*You will NOT wait until it has cooled down to taste it.   The smell will be so captivating that you will eat it right out of the pot and burn your tongue so, if you must taste anything of the remainder of the day…do so before you make this caramel

*Even though your tongue will feel like you’ve directly licked the sun at high noon, you will continue to sneak bites.  It won’t matter, you can’t feel anything on your tongue anyway.

*You will not be satisfied with the little bites here and there as it cools from molten lava, so just grab a shot glass…you will and up drinking some caramel.  I did. 😉

What to do with it now??

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If there is any left once it cools down you can drizzle it on anything!  Ice cream, baked goods, jar it and give it away…you are sure to make new BFF’s this way.

One of my newest ways to use salted caramel is to make caramel popcorn with it.  I said it….HOMEMADE salted caramel popcorn!

Want more yum??  Take your favorite kettle potato chips and drizzle this amazing caramel and then some homemade hot fudge on them.  Let them set up and turn on Netflix.  Plop yourself  on the couch and munch the evening away!

Put some in your coffee…OMG!

Before I get ahead of myself….let’s get the recipe for the caramel going.

Ingredients that you will need:

* Willpower to not eat it all in one setting

2 cups organic sugar

1.5 sticks of room temp organic butter cubed

1 cup organic heavy cream

1.5 Tbl seat salt, pink Himalayan salt or the like.

Digital thermometer…very important!

Method of Prep:

Have all of your ingredients ready and next to the stove…once the sugar melts, it goes fast, so be ready

In a large sauce pan (the caramel will bubble in a few reps so make sure your pot is big…3 qts or so) put the sugar in over med-high heat.

Whisk the sugar as it melts.  It will clump and begin to brown.  Keep on a whisking until all of the sugar melts, then stop.

Place your thermometer into the sugar.  It will continue to darken as it bubbles away.  It will look a dark amber color. BE CAREFUL…it can go from perfect to burnt in no time…so watch carefully.  It will be worth the fuss…trust me!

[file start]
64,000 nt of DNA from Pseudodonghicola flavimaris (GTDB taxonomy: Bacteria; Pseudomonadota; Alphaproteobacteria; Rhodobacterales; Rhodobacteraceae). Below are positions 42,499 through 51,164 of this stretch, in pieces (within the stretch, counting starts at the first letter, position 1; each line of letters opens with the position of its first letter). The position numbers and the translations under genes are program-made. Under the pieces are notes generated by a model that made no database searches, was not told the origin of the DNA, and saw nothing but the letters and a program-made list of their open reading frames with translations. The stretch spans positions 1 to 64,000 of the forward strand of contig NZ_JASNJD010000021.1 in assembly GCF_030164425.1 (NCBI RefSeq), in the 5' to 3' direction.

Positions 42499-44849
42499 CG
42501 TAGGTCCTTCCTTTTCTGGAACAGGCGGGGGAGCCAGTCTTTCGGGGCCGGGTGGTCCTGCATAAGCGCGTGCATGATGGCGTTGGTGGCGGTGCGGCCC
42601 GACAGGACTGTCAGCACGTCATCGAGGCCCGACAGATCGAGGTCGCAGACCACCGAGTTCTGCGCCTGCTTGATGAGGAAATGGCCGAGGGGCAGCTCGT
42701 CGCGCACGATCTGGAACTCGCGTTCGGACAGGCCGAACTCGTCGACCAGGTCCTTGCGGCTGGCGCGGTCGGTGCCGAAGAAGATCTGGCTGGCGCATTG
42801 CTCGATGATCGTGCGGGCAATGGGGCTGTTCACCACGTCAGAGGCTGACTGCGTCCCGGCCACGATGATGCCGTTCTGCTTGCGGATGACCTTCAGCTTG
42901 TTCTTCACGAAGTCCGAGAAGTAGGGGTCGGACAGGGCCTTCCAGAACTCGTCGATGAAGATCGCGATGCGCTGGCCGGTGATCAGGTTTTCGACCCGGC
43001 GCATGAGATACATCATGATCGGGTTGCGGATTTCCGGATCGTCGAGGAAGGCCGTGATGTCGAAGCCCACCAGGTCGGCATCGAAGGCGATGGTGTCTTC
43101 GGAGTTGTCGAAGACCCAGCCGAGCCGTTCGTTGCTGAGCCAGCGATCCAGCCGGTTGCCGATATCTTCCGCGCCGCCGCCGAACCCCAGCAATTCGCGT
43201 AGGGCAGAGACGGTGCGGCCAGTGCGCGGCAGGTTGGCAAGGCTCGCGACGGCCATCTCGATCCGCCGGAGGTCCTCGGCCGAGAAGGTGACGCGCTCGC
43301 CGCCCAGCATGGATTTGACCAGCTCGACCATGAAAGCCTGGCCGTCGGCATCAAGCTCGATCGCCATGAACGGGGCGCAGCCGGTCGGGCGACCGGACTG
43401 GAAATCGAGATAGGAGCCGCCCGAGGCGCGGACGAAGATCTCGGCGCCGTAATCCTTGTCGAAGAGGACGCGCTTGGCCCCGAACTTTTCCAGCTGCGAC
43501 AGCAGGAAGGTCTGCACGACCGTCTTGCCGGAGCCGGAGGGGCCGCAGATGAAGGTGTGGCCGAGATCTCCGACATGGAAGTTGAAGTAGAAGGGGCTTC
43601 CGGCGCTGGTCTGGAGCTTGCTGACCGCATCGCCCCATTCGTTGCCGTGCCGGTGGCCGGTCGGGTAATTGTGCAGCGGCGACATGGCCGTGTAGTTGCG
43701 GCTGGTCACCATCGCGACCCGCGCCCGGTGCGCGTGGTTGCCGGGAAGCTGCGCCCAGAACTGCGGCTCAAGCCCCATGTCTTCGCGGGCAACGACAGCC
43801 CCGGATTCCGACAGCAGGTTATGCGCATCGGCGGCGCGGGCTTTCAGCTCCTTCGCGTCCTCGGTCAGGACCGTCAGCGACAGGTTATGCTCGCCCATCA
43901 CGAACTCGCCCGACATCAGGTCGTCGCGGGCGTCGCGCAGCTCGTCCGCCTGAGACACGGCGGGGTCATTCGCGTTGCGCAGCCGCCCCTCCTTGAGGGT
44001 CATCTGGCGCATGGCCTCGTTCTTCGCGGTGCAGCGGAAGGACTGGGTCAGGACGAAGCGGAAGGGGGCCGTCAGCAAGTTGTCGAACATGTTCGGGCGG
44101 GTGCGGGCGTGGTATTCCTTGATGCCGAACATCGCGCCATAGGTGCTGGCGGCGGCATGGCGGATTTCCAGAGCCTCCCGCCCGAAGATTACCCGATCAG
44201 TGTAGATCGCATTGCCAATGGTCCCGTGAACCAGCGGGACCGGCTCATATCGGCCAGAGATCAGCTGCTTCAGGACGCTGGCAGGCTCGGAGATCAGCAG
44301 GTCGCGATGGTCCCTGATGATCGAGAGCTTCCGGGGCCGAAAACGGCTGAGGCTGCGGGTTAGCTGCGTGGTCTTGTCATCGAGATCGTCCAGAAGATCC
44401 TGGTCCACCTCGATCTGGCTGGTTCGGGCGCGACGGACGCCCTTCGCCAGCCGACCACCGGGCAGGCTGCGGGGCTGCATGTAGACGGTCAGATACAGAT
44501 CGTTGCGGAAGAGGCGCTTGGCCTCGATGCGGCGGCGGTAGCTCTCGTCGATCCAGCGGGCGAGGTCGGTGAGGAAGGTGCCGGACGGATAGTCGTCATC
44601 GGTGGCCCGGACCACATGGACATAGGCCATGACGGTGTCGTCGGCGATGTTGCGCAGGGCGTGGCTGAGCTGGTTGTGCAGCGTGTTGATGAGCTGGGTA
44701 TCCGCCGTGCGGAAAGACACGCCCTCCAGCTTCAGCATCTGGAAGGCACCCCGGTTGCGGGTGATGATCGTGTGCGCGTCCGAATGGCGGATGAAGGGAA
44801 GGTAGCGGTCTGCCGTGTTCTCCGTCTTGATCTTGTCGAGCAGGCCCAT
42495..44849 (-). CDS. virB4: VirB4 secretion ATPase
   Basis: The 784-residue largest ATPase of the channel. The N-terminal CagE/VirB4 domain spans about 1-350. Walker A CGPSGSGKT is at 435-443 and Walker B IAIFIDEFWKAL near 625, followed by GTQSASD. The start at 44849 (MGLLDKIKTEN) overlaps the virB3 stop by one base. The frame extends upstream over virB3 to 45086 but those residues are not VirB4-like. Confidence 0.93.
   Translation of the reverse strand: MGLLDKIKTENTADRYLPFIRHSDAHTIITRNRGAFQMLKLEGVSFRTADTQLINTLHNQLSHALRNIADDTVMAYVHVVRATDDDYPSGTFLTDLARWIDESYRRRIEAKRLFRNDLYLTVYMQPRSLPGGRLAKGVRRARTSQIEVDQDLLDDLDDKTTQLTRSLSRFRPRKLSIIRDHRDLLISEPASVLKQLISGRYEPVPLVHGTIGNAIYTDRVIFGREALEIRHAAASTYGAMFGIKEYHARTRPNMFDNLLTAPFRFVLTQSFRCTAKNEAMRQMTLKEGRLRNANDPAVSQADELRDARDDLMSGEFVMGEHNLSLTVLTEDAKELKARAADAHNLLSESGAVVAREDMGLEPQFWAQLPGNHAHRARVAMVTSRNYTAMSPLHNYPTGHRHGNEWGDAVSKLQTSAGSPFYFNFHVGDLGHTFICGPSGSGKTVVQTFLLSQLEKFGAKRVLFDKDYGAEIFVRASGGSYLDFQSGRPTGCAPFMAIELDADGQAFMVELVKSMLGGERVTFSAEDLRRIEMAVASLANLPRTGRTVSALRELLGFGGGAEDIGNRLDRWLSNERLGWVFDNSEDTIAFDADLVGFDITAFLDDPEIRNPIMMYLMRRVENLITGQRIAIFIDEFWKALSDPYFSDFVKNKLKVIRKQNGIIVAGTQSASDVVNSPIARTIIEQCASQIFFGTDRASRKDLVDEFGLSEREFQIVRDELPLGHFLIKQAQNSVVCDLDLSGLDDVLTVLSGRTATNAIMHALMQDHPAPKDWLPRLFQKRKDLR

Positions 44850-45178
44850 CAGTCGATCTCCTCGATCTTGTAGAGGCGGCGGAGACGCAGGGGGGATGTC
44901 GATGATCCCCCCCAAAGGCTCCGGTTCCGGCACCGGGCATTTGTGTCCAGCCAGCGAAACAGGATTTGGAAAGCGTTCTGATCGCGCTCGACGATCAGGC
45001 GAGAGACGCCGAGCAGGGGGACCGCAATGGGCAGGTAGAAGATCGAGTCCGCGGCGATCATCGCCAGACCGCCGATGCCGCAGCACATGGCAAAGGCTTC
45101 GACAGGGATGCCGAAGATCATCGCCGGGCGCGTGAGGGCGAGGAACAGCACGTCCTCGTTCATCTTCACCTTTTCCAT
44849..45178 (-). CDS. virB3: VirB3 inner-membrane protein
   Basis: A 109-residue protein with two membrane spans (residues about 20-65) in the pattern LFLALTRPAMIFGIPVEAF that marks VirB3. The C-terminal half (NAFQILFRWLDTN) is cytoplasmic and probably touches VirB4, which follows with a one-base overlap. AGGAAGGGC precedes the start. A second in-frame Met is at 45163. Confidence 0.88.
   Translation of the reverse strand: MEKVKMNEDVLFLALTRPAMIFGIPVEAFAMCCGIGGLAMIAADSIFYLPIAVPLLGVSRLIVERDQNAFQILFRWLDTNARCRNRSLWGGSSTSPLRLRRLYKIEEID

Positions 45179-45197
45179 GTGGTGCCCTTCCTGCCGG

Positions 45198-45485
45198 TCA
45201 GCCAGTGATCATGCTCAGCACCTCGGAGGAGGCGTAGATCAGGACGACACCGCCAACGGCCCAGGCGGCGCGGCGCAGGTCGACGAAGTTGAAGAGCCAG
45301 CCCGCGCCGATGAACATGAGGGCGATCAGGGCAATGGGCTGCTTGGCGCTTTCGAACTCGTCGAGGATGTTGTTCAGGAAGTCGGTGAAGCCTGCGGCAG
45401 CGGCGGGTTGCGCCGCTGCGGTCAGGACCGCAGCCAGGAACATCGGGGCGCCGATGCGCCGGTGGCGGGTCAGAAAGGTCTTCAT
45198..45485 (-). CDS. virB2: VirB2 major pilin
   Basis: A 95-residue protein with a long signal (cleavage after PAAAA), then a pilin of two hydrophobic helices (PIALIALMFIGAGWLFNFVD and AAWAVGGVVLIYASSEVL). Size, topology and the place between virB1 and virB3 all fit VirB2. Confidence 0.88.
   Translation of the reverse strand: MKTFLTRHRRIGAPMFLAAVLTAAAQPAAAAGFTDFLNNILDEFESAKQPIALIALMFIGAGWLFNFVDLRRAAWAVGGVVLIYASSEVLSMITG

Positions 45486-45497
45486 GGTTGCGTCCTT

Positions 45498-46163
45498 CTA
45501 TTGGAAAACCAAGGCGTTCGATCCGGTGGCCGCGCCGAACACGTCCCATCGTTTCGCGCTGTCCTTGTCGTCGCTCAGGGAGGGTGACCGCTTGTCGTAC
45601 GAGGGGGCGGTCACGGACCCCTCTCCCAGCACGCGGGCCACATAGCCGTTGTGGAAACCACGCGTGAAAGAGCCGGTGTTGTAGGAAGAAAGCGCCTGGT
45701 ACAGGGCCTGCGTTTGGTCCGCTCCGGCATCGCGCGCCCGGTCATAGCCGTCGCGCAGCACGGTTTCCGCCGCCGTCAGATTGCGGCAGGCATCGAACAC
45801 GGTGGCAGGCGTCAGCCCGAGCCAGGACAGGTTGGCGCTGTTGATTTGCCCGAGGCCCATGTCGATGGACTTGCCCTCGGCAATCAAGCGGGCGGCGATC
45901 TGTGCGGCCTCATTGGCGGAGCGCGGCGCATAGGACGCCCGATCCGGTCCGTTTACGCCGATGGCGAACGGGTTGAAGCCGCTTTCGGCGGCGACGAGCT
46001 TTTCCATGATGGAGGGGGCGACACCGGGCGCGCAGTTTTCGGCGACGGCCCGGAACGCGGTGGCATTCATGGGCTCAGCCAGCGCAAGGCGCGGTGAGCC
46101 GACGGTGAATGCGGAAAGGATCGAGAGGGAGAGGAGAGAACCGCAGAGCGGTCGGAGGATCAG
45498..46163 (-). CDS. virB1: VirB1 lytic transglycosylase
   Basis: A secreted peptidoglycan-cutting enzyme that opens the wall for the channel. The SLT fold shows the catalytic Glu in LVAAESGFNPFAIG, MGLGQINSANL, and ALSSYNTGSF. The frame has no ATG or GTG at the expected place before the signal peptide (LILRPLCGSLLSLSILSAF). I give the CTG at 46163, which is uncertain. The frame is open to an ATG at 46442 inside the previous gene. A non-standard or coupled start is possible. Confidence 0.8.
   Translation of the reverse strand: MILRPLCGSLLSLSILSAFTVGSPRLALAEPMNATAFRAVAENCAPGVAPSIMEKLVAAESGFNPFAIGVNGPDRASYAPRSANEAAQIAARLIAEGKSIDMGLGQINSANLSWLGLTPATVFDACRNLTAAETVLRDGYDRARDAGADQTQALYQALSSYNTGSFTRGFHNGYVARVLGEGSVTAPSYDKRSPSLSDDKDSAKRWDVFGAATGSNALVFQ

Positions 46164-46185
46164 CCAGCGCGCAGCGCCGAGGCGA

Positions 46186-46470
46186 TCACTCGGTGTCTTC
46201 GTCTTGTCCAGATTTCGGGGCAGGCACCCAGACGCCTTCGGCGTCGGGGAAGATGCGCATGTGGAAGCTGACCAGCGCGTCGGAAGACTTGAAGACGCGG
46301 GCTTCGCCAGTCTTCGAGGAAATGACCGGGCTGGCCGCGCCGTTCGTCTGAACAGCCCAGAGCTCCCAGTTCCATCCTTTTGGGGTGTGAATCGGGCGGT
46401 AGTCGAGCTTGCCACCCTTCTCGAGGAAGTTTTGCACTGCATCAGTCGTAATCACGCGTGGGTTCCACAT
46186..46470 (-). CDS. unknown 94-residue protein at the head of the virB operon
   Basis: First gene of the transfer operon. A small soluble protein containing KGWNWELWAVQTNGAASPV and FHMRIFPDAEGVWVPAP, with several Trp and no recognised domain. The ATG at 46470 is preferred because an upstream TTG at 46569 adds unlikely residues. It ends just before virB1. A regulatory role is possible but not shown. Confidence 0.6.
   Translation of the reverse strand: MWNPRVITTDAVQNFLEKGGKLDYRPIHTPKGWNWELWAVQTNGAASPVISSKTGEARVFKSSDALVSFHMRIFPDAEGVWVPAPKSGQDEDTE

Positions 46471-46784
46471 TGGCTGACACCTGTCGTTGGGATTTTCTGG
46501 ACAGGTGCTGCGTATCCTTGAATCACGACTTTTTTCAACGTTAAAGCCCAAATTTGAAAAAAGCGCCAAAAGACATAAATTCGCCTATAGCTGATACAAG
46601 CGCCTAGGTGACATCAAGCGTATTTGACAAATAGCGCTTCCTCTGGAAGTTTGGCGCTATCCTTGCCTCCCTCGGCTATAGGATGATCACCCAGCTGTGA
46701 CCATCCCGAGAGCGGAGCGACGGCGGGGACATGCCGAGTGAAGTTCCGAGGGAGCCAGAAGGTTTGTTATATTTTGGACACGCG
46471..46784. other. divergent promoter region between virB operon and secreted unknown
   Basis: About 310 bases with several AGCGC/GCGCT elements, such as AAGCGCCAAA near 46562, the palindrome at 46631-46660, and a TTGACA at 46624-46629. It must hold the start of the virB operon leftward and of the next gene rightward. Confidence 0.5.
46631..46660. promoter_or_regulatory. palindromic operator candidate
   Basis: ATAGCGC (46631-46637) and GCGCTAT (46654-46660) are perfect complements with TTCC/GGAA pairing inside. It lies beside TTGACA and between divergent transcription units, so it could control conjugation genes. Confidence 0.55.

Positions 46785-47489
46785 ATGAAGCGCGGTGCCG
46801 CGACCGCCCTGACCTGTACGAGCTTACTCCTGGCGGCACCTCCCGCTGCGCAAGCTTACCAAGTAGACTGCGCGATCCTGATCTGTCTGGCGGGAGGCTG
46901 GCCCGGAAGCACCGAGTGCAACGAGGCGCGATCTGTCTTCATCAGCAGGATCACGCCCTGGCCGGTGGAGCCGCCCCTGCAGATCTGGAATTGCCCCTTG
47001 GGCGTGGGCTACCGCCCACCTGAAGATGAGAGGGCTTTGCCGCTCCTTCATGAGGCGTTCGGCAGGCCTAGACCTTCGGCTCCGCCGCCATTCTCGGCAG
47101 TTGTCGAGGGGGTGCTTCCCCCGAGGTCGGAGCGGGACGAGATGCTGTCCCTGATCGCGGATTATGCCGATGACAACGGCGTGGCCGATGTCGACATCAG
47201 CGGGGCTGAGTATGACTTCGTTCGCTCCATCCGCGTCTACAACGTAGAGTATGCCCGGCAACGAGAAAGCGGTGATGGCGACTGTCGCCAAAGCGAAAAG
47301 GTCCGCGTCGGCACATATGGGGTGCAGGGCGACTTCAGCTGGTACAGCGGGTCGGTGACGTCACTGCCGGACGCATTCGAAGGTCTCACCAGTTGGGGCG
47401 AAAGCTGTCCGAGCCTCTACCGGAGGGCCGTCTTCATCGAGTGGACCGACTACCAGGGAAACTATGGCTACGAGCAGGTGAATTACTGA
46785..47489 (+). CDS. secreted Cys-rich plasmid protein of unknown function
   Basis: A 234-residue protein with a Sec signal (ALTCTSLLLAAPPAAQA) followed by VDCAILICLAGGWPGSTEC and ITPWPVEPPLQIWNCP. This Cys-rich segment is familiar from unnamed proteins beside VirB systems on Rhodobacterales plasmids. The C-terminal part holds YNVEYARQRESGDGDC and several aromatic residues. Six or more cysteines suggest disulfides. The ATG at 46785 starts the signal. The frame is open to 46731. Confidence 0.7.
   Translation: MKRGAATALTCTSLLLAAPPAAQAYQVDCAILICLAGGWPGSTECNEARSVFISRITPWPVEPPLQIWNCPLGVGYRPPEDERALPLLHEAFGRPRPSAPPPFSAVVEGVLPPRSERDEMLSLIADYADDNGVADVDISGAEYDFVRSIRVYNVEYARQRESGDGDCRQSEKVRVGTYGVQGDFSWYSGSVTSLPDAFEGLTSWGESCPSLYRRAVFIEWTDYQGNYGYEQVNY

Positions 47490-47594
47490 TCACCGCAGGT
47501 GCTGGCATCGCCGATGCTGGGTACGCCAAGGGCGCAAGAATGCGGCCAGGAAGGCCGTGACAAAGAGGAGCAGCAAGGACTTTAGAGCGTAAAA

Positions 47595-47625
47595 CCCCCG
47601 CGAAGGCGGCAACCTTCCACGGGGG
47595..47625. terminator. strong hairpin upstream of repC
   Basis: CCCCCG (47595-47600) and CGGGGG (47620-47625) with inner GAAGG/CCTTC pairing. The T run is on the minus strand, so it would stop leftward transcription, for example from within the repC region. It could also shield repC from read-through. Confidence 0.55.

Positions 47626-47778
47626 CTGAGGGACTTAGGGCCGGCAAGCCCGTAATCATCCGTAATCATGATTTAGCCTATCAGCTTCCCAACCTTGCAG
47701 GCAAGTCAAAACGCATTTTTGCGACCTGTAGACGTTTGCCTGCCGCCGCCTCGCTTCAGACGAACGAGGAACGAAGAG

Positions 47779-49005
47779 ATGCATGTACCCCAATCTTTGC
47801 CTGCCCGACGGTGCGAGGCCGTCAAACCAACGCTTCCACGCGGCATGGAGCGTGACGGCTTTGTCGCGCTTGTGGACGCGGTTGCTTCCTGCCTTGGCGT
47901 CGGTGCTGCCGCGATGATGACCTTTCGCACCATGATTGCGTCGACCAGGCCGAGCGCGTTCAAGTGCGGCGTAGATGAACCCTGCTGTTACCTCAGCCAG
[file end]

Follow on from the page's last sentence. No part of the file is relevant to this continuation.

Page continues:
Once your thermometer reaches 350 degrees, put all of the butter in and whisk quickly.  This is the first time it will bubble up angrily…so be careful.  Whisk until the butter is melted.  Turn off the heat.

Take the pan off the stove and add the cream….this is the second bubbling, so be careful.  Whisk until incorporated then add the salt.

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Deny the feeling to dive into the pot…you will want to, but let it cool.  Meh….who am I kidding…you will get a spoon, everyone does.  I’ve made this recipe probably 15 times and I dip into the lava every time.  It’s a ritual now. 😉

Let it cool for a while and if there is any left, place it into a jar and store in the fridge.  Please reheat in a pan on low heat.  Don’t let the microwave destroy this nectar.

That’s it!

Let me know how you’ve used this recipe!  I’d love to know!

 Oh..I’d also like to know that I am not the only one to dive in and scald my tongue…let me know when you’ve joined the scalded tongue club. 😉

What to do with that fresh ham steak??

Last year when we butchered our first batch of pigs, we kept the ham fresh because the butcher used nitrates in curing and that is something that we don’t want in our food so we decided that we’d cure it ourselves.